Q&A: Why is lead in water a worry?

Irish water quality is in the news again. Now, Irish Water estimates that over 200,000 Irish households may be affected by lead contaminated water supplies due to lead pipes.

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Why is lead in drinking water in the news?

Having installed thousands of water meters across the country, Irish Water says it has identified 28,000 households as having lead pipes or fittings supplying water to their home. The utility estimates that nationally as many as 200,000 houses, which were mostly built before the 1970s, may be affected.

Why is lead in drinking water a problem?

The permitted level of lead in drinking water has been steadily decreasing over the past three decades. In 1988 the legal limit of lead in drinking water in Europe was 50µg (microgrammes) per litre – this has dropped over the years and was set at 10µg per litre in December 2013.

This follows the World Health Organisation’s recommendations, which has revised its own advice over the years. Whereas it once considered lead in water an issue if it was over a certain level, WHO now states that no level of lead in drinking water is now considered to be completely safe.

The Environmental Protection Agency, which is tasked with ensuring that the drinking water quality standards are met by Irish Water, says monitoring data for 2013 shows 2.2% of samples reported lead levels in excess of 10ug/l.

How does lead get into drinking water?

Lead can dissolve into drinking water when the water comes into contact with lead pipes, especially when it is left standing in a pipe. Such lead pipes are found mostly in the internal plumbing of buildings. Irish Water says its records show there are no lead water mains in Ireland. The utility says there are still some lead pipes in the public network, but these are mostly in old shared connections or in the short pipes connecting the public water main to the private water supply pipes.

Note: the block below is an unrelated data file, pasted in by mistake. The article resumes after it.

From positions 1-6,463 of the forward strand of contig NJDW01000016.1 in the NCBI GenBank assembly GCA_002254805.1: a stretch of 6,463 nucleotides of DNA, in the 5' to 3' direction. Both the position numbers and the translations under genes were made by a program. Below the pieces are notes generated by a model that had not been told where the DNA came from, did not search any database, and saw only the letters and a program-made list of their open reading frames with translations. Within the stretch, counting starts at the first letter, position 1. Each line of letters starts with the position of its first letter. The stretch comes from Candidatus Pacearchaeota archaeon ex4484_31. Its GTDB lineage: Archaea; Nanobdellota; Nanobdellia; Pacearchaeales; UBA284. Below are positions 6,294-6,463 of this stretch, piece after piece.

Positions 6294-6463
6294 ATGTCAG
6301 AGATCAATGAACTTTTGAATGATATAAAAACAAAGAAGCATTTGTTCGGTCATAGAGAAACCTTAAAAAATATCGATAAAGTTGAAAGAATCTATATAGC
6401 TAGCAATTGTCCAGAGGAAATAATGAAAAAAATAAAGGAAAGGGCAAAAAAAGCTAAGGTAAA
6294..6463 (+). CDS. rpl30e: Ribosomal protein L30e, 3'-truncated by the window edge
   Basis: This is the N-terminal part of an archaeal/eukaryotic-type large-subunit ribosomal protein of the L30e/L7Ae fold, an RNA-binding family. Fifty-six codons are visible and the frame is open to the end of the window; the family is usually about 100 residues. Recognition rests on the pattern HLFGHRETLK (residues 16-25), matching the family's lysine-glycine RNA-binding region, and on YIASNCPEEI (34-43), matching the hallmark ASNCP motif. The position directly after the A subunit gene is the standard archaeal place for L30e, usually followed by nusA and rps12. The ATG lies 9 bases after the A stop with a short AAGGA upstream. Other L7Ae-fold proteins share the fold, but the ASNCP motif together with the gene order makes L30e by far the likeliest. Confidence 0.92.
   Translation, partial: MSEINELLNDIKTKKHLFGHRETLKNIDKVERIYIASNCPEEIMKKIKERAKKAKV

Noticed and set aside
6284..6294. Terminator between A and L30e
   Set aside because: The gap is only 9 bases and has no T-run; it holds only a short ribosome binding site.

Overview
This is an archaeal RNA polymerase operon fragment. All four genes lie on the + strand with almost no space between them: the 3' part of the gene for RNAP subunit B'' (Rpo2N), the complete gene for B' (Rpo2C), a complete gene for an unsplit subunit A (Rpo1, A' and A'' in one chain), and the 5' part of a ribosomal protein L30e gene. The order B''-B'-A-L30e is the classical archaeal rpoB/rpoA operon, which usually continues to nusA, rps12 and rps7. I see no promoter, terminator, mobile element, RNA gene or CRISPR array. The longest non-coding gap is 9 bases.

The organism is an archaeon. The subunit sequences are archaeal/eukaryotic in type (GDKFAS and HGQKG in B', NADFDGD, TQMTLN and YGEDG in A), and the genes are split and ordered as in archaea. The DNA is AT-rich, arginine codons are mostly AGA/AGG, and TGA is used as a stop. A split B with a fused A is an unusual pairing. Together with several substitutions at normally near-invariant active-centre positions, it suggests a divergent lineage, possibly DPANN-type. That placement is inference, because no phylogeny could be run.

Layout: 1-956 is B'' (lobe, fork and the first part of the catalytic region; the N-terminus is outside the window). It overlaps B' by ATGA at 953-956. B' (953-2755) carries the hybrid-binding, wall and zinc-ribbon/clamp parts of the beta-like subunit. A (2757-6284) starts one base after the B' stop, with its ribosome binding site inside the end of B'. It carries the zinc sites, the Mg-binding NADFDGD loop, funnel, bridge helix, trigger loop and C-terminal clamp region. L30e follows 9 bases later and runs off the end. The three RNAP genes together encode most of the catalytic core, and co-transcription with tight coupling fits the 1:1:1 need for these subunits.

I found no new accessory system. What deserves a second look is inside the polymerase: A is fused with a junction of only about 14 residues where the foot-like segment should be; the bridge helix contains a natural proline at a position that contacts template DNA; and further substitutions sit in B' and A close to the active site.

What problems can lead in drinking water cause?

The HSE warns that long term exposure to lead can to cause a number of detrimental health effects.

Lead has been classified as “probably carcinogenic” to humans, and recent scientific evidence shows that regular intake of even low levels of lead can have small health effects, especially on the brain development of infants, young children and babies in the womb. This in turn can lead to learning, behavioural and attention problems, according to the HSE.

Lead exposure can also affect the kidneys and may contribute to high blood pressure.

What can I do if there is lead in my drinking water?

Unlike other contaminations of drinking supply, boiling will not remove lead from water. Lead piping and fittings can cause lead to be dissolved into the drinking water, and so will need to be replaced by a plumber.

The Government today agreed a National Strategy to Reduce Lead in Drinking Water, an element of which will see the introduction of a grant scheme for low-income households to assist with the replacement of lead pipes in their homes.

Where a householder opts to replace any lead pipes within their property, Irish Water will replace any corresponding lead pipes on the public side of the property.

How much will it cost to replace my piping?

This is a bit of a “how long is a piece of string?” question. It depends on the length of the pipe that needs to be replaced; the amount of labour involved; and the expense of replacing the paving, driveway or tiling that may need to come up before the pipes are replaced.

A definitive way of checking the quality of a house’s water supply is to send a sample to the many labs across the country that offer water analysis services.

Source: Q&A: Why is lead in water a worry? | Irish Examiner

Simon Chapman
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